"I have never let my schooling interfere with my education." --- Mark Twain
I have been in Oxford, England since the end of December and will be here until the end of March. However, being in a foreign country doesn't mean an extra long Winter break - even if I am skipping out on Upstate New York's extreme snowfall. Today is Friday, which marks the end of my third week attending British school which is definitely the kind of "experience" everyone said I would have. However, before you turn 18, school is the number one place you spend your time besides home and in the 21st century where extracurricular activities seem to be a staple for all... it might even be the number one place; full stop or period depending on what kind of English you speak.
The Oxfordian school which I currently attend marks the third school I have been to in the past two years. The foundation years of my education were spent at an intensive pseudo-public-might-as-well-be-private school where the demands of the students both in and outside of the classroom were high, the standards were over the top, and receiving four hours of homework in one night as a fifth grader is not uncommon. In fact, when I transferred to my school in Upstate New York, I was surprised and even shocked at the lack of rigidity I experienced. What I can say truthfully is that no amount of YA novels would have prepared me for British school.
I am fortunate enough to have grown up in an upper-middle class suburb - both in California and New York. Therefore I have never been exposed to the culture of "inner-city life" and the public school education that goes along with it. One of the biggest shocks at my English school is the diversity of both socioeconomic class as well as race. In California, my school consisted of 70% Asian and 29.9% Hispanic without a single white or black kid in my graduating class. In New York, it's around 90% white, 10% whatever else. Here in Oxford, although physical appearance doesn't say it - we have uniforms perhaps specifically for that reason - the majority of attendees come from working class to below the poverty line families. Forty percent of the student body consists of Muslims, 30% some sort of Asian, and 30% other - which includes caucasians. Being new to the school, I could of course be pulling those numbers out of thin air but it's a general guesstimate.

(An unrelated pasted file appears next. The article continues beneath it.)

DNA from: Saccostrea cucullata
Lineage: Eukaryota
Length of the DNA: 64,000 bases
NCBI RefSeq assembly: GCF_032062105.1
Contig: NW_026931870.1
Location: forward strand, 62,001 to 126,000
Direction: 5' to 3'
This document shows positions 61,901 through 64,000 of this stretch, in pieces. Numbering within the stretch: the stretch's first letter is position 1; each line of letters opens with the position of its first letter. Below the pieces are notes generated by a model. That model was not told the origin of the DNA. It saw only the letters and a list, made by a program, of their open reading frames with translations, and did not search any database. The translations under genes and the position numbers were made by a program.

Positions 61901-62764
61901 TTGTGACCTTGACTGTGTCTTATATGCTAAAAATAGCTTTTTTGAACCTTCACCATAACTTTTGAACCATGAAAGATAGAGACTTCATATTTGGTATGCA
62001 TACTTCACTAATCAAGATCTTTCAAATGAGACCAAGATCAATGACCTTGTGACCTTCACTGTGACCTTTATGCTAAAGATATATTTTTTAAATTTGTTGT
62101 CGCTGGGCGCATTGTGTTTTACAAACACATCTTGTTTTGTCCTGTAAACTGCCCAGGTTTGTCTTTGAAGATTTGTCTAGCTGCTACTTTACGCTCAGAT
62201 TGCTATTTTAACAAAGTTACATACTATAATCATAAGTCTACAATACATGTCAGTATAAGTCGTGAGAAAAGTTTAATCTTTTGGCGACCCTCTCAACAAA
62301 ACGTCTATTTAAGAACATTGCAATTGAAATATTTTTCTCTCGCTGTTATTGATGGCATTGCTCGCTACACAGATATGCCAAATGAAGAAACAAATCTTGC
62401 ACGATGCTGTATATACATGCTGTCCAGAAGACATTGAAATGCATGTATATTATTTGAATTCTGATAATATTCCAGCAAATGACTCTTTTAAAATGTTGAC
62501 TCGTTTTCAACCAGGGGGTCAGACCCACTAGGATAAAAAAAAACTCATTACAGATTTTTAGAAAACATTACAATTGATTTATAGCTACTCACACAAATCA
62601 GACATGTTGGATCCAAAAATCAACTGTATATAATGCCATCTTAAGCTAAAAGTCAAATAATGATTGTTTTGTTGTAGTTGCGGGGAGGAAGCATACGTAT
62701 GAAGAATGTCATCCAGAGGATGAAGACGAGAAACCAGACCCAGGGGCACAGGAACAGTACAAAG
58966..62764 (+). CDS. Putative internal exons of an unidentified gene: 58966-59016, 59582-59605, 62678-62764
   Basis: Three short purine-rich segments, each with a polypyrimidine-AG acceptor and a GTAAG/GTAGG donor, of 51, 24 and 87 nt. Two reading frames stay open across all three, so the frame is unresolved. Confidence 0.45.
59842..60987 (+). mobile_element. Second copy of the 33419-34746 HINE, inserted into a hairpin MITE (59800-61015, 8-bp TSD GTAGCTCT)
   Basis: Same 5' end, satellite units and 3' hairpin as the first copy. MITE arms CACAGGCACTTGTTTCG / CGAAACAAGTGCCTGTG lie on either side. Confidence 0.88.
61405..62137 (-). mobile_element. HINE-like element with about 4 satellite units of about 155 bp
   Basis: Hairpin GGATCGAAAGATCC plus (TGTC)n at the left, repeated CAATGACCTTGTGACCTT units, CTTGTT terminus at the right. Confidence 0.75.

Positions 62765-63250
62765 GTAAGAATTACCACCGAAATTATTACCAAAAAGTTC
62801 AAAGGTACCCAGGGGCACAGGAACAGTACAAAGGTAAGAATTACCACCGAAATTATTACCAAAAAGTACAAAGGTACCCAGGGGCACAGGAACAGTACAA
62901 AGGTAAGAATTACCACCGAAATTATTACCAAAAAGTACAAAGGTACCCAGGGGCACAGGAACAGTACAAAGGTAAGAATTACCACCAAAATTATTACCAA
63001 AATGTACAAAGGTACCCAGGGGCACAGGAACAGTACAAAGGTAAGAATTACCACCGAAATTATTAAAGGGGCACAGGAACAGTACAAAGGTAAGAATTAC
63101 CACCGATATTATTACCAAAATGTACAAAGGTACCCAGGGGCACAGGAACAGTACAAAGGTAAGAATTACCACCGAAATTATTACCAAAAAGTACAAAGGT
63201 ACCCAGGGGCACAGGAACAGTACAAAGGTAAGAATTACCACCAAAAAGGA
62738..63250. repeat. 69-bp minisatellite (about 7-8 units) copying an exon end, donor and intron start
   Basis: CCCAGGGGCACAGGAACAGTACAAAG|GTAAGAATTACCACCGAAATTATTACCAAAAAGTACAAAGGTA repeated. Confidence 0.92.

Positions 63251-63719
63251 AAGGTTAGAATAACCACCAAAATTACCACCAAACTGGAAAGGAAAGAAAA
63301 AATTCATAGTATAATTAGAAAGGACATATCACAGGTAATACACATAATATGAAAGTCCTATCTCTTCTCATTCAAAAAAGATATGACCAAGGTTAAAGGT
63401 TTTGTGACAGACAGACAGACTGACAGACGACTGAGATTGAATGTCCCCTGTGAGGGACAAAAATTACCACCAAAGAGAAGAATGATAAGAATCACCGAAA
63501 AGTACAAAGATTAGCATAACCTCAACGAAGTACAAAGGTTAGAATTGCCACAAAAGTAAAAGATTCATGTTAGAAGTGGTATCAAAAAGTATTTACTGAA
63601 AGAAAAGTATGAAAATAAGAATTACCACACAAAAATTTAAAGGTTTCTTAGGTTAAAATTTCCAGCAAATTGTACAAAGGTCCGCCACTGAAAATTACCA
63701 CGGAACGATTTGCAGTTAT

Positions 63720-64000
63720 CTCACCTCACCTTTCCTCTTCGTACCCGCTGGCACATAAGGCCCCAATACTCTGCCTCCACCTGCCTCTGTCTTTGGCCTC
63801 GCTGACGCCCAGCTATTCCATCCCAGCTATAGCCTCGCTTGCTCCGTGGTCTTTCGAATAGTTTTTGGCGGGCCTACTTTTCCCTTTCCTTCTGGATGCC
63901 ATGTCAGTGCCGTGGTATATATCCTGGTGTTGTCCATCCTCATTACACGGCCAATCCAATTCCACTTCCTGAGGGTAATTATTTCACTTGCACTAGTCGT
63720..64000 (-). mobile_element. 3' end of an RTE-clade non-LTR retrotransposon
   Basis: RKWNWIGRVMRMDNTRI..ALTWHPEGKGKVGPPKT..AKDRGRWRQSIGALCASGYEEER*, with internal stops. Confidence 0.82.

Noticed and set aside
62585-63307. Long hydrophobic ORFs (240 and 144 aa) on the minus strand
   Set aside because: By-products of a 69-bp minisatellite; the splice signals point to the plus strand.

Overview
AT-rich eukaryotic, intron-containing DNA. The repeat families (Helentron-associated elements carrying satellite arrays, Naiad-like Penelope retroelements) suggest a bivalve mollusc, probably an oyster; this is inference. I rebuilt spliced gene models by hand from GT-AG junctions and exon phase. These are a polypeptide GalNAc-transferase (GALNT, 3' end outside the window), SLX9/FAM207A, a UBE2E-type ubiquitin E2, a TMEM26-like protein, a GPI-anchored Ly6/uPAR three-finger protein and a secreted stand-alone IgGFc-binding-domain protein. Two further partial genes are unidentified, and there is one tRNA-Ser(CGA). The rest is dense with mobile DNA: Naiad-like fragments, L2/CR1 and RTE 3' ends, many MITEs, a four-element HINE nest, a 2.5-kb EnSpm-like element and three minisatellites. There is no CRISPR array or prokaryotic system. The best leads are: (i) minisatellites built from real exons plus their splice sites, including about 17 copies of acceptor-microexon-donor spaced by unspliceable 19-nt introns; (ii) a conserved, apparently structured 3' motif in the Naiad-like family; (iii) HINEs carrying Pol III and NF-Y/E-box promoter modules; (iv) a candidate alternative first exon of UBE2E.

If you had asked me the first week what I thought of the school, I would have said it is extremely chaotic, disorganized, with dispassionate teachers, and reluctant, disrespectful students. While my first impression is harsh, I have come to understand the culture of the particular school and the way things are run and how they have been established. The sharp edges of my opinion have been hewn into their more empathetic, compassionate offspring, but I still am surprised at times with the way classrooms are run. After conversing with one of my teachers, it seems that is the general culture of British schools.
One of the biggest struggles my sister and I have at this school is the fact that we have already been taught the majority of the material because English schools chip away gradually at every single vein of mathematics and science whereas Americans tackle each separately. Earth Science is for Freshmen. Biology is for Sophomores. Chemistry is for Juniors. Physics is for Seniors. In Oxford, Earth Science is renamed as Geography and is an optional course. Physics, Biology, and Chemistry are taught simultaneously from (I believe) Year 7 or 8.